This post has been republished via RSS; it originally appeared at: Azure Database Support Blog articles.
When looking into performance issues on support cases there is one pattern called ALL-IN-ONE QUERY that we always sees that cause many issues. This pattern is very common and logically looks correct but will cause huge performance degradation.
The idea behind this pattern is that you want a query that filter by the parameter or ignore the filter if send null or zero. And as said logically it looks correct
- (CustomerID = @CustomerID OR @CustomerID = 0)
Or some other variations
- (CustomerID = @CustomerID OR @CustomerID IS NULL)
- CustomerID = CASE WHEN ISNULL(@CustomerID, 0) = 0 THEN CustomerID ELSE @CustomerID END
Find below a sample. For this test I want to filter by Customer ID or by Last Name.
- If I send @CustomerID = XXX I want to filter specific customer ID filter
- If I send @CustomerID = 0 I want the query to ignore the customer ID filter
- if I send @LastName I want to filter specific last name
- if send NULL to @LastName filter, want to ignore it
- I can also ignore both to list all users
What will happen is that the query works, usually on dev databases with small datasets will run fine, but when you go to production with huge databases you going to notice a huge slowdown
Does not matter the parameter you sent it will always scan the index. Even that you have a covering index it will completely ignore it.
This is not a defect this is an expected behavior when SQL is building query plan.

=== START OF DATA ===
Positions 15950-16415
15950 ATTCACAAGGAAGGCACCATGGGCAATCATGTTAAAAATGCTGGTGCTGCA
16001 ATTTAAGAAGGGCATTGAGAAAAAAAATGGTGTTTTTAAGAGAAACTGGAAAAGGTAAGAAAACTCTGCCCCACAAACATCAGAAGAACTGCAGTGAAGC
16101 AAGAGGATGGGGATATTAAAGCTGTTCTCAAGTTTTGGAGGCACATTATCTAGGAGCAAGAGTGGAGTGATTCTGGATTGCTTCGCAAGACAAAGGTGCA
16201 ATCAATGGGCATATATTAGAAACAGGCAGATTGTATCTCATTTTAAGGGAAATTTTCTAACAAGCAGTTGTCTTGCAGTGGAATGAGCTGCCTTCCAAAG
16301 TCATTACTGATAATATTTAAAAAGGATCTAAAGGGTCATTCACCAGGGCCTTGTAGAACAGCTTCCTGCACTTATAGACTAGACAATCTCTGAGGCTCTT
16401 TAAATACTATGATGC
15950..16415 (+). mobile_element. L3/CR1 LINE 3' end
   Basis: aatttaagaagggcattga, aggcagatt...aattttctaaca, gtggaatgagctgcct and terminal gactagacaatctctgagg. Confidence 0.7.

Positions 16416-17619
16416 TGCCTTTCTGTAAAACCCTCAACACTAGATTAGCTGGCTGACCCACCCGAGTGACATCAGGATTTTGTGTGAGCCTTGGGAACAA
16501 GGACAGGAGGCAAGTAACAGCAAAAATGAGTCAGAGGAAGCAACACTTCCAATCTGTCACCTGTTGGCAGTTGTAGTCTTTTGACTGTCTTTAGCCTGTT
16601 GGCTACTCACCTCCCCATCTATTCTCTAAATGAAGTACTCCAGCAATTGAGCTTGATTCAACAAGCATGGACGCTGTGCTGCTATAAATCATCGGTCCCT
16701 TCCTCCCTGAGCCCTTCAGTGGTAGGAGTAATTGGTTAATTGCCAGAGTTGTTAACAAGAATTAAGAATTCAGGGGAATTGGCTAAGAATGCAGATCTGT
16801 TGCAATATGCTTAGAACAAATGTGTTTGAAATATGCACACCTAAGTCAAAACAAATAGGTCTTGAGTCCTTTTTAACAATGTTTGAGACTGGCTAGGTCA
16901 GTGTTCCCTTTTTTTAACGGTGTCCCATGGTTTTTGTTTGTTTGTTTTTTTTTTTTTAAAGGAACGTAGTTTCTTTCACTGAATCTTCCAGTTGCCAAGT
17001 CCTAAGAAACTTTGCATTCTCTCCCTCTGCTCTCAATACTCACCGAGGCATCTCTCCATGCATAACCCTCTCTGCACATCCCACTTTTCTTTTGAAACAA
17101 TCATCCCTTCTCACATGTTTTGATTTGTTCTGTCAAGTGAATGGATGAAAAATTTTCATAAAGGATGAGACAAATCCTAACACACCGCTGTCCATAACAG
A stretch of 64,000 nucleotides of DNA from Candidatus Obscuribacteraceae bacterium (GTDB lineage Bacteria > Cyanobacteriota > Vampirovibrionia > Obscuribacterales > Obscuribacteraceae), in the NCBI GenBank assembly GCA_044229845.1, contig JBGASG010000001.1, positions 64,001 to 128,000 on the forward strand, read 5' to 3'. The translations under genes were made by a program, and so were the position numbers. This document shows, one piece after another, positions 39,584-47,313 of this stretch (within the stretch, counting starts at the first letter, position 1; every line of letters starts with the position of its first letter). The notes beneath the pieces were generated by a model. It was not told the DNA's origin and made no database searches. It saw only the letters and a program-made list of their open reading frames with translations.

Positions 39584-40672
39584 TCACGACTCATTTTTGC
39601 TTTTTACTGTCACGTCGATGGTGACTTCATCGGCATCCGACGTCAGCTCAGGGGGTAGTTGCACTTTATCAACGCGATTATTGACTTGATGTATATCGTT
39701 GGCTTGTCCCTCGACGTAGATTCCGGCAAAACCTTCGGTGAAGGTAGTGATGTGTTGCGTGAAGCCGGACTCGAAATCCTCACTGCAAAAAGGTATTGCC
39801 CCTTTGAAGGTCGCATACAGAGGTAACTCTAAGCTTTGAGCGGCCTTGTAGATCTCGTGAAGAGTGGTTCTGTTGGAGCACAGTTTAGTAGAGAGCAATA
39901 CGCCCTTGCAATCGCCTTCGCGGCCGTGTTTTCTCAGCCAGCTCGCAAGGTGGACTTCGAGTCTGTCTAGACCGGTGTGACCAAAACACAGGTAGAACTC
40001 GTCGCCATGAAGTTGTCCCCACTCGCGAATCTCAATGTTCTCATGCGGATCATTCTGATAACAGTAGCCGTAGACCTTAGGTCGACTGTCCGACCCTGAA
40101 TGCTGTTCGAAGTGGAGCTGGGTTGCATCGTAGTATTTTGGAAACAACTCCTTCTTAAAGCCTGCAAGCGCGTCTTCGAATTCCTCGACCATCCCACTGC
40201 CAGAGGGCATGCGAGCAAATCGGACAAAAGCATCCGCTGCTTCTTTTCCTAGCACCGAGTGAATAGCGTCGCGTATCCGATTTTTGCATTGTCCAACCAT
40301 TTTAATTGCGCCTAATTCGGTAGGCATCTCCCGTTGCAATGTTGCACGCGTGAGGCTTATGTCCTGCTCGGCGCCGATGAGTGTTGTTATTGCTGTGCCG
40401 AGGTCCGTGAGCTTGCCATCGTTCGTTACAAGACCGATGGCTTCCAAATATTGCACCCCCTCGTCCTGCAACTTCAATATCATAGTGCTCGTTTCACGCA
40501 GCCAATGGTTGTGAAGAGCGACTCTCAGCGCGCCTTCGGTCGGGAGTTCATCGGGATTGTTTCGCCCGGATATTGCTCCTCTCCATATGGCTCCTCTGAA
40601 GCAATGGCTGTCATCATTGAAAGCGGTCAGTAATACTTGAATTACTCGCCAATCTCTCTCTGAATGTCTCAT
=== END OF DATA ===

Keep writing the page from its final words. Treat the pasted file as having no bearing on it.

Solution 1 - OPTION RECOMPILE
One workaround, if query is not executed very often, is to use OPTION (RECOMPILE) at end. This might not be a good option if running very frequently because it will increase the CPU usage and can cause compilation queue waits because for each new execution SQL will have to create a new plan.
It will create the best plan for each set of filters used
Solution 2 - IF/ELSEs
One workaround when you have a limited number of options is to create a series of IF and ELSEs. But this can be an issue as number of options increase.
Solution 3 - Dynamic query
When you have multiple options the best option is to use Dynamic query + sp_executesql sending the parameters, this way you will have good plan depending on parameters sent to procedure and also will reuse plan.
!!! Use sp_executesql parameters. Do not concatenate parameters to the string. This can lead to SQL Injection issues
I hope this help you build better queries